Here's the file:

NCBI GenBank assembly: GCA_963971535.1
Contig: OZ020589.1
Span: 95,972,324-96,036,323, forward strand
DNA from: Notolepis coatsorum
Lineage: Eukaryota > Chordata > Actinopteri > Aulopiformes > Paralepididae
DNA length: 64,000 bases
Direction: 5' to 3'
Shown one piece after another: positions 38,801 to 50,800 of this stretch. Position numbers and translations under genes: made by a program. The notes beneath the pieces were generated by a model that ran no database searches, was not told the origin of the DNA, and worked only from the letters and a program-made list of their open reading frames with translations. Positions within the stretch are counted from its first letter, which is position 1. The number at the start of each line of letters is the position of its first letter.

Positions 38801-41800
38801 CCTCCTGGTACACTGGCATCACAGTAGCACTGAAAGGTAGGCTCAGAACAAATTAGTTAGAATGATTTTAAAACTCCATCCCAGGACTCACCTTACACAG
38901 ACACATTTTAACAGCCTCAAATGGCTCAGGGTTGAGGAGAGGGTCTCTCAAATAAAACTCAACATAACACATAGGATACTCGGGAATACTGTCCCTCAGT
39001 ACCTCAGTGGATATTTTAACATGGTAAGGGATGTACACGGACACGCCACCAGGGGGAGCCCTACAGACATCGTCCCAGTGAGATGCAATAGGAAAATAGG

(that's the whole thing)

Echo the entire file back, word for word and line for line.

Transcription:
NCBI GenBank assembly: GCA_963971535.1
Contig: OZ020589.1
Span: 95,972,324-96,036,323, forward strand
DNA from: Notolepis coatsorum
Lineage: Eukaryota > Chordata > Actinopteri > Aulopiformes > Paralepididae
DNA length: 64,000 bases
Direction: 5' to 3'
Shown one piece after another: positions 38,801 to 50,800 of this stretch. Position numbers and translations under genes: made by a program. The notes beneath the pieces were generated by a model that ran no database searches, was not told the origin of the DNA, and worked only from the letters and a program-made list of their open reading frames with translations. Positions within the stretch are counted from its first letter, which is position 1. The number at the start of each line of letters is the position of its first letter.

Positions 38801-41800
38801 CCTCCTGGTACACTGGCATCACAGTAGCACTGAAAGGTAGGCTCAGAACAAATTAGTTAGAATGATTTTAAAACTCCATCCCAGGACTCACCTTACACAG
38901 ACACATTTTAACAGCCTCAAATGGCTCAGGGTTGAGGAGAGGGTCTCTCAAATAAAACTCAACATAACACATAGGATACTCGGGAATACTGTCCCTCAGT
39001 ACCTCAGTGGATATTTTAACATGGTAAGGGATGTACACGGACACGCCACCAGGGGGAGCCCTACAGACATCGTCCCAGTGAGATGCAATAGGAAAATAGG